Lord God, as I pray for all who are in authority, I thank You especially for the form of government given us in our beloved country.  Give me the grace with my fellow citizens to value the officers and magistrates of our government as those sent by You.  Instill in me that respect and honor that is due them.  Lord, endow them with wisdom for their several duties, with a spirit of sacrifice for the common welfare, with mercy and justice, with uprightness and kindliness.  Correct the evils of selfishness, greed, a vain desire for honor, or abuse of power among us as well as in the other governments of the world.  Grant that the true purposes of government may prevail, safeguarding peace and prosperity, so that we may live soberly and uprightly in Your sight and have opportunity to tell of You and Your kingdom.  These petitions I direct to You because in Jesus I know You as my Father and Lord. Amen.

Lord, Grant that we may choose trustworthy leaders, contribute to wide decisions for the general welfare, and serve You faithfully in our generation; through Jesus Christ, our Lord.  Amen.


For Peaceful Life Together

Heavenly Father, God of peace and harmony, You would have Your children on earth live together in peace and quietness.  Frustrate the plans of all evil men who would stir up violence and strife, spoil the weapons of those who delight in war and bloodshed, and according to Your will, end all wars in the world.  Lead us to confess the truth of Your Word that from the lusts of our own hearts come wars and fighting among us.  Help me by Your Word and Spirit to crucify my sinful flesh and to root out the evil that would lead to strife and discord, so that to the best of my ability, I may be at peace with my neighbor.  Mercifully hear my prayer and grant us peace in our days.  In Jesus’ name I pray. Amen.

For Comfort in Distress

Heavenly Father, I come to Your throne of mercy bowed down and wearied by the weight of suffering and disaster visited upon our country.  I beg You to protect this nation in our hour of need. I acknowledge my trespasses before You and do not deny either my own transgressions of Your holy Law or the sins of other citizens of my homeland.  We are laden with iniquity, but You call us to Your forgiveness, salvation, hope, and life.  Turn the hearts and minds of all to You, that they might find peace through the cleansing of Jesus’ blood.  Let me not be confounded or dismayed so that I, a child of Your grace, may courageously speak to this needy world of the hope that is within me.  Make me an instrument of Your peace in a world of conflict, a witness to the power of faith in a world lost in unbelief, and a bearer of the joy that overcomes the sorrow of a fallen world.  Grant to the leaders of this nation and all the nations of the world wise counsel, calm thinking, and unselfish aims.  Amid the tumult of disaster, build Your kingdom and turn even more souls to Yourself.  Because of Your grace, we are not altogether lost but find peace and forgiveness I You.  O Lord, give me the grace to seek You, trust You and confess You, in Jesus’ name.  Amen.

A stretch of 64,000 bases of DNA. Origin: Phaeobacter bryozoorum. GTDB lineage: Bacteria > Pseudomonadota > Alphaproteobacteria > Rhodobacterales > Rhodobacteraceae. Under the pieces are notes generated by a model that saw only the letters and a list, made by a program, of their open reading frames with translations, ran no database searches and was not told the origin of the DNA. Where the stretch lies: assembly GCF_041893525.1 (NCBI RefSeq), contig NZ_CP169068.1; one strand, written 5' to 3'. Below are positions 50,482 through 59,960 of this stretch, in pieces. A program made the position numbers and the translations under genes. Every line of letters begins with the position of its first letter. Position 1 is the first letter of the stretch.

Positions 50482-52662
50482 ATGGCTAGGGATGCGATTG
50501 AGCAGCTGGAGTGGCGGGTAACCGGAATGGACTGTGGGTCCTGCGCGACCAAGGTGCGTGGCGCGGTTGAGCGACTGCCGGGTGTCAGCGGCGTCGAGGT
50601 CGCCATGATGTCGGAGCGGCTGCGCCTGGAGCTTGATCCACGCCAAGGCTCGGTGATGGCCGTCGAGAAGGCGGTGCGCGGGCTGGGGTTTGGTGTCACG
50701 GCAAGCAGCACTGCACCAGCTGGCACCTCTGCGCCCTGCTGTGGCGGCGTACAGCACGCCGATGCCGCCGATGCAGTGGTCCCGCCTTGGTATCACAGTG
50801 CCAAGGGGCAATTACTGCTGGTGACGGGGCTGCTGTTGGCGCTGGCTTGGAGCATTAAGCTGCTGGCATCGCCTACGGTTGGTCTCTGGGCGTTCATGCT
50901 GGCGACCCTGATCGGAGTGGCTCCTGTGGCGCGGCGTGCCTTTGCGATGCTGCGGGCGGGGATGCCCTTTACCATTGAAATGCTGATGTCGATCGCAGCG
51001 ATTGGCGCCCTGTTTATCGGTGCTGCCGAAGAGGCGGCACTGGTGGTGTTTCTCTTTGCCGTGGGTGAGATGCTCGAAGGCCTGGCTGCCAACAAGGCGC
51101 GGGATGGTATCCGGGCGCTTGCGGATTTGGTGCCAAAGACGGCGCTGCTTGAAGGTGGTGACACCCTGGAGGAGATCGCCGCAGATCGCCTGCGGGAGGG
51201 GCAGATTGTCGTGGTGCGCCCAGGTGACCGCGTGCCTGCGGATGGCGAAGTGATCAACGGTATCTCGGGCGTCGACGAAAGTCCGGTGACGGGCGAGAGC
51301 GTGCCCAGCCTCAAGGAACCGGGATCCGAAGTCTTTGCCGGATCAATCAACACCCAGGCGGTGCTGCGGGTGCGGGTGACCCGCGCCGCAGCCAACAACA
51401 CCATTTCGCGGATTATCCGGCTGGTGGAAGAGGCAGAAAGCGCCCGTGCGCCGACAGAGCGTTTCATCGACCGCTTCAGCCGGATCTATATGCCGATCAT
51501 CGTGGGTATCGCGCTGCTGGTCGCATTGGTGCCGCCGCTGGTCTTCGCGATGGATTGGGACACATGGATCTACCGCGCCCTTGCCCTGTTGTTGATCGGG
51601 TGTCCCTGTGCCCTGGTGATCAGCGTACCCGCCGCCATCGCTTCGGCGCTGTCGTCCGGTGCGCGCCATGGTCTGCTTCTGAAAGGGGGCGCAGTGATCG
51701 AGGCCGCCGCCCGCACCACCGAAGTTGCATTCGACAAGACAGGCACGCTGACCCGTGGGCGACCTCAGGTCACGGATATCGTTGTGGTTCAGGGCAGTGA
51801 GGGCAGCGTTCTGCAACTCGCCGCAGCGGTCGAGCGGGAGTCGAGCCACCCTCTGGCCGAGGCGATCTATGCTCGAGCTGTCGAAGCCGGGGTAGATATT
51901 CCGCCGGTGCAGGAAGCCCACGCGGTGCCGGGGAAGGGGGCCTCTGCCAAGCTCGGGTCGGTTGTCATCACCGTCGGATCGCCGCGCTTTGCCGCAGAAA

For Guidance In Our Vocation As Voters

Lord God, You have called us, Your servants, to ventures of which we cannot see the ending, by paths as yet untrodden, through perils unknown.  Give us faith to go out with good courage, not knowing where we go but only that Your hand is leading us and Your love supporting us; through Jesus Christ, our Lord. Amen

Direct us, O Lord, in all our doings with Your most gracious favor, and further us with Your continual hope, that in all our works begun, continued, and ended in You we may glorify Your holy name and finally, by Your mercy, obtain eternal salvation; through Jesus Christ, our Lord. Amen


For Blessings Upon Our Country and Neighbors

Almighty God, You have given us this good land as our heritage.  Grant that we remember Your generosity and constantly do Your will.  Bless our land with honest industry, truthful education, and an honorable way of life.  Save us from violence, discord, and confusion, from pride and arrogance, and from every evil course of action.  Grant that we, who came from many nations with many languages, may become a united people.  Support us in defending our liberties, and give those to whom we have entrusted the authority of government the spirit of wisdom, that there may be justice and peace in our land.  When times are prosperous, may our hearts be thankful, and in troubled times do not let our trust in You fail; through Jesus Christ, our Lord.  Amen




Prayers are from

Lutheran Service Book Concordia Publishing House: St Louis 2006

Lutheran Book of Prayer Concordia Publishing House: St. Louis 2005

question mark 4

Have Christians enabled the Rape Culture?

I am asking this question in light of the recent cases of rape involving student athletes.  My question doesn’t really have to do with the cases themselves for the most part, but that they served as a spring board for a conversation my wife and I had.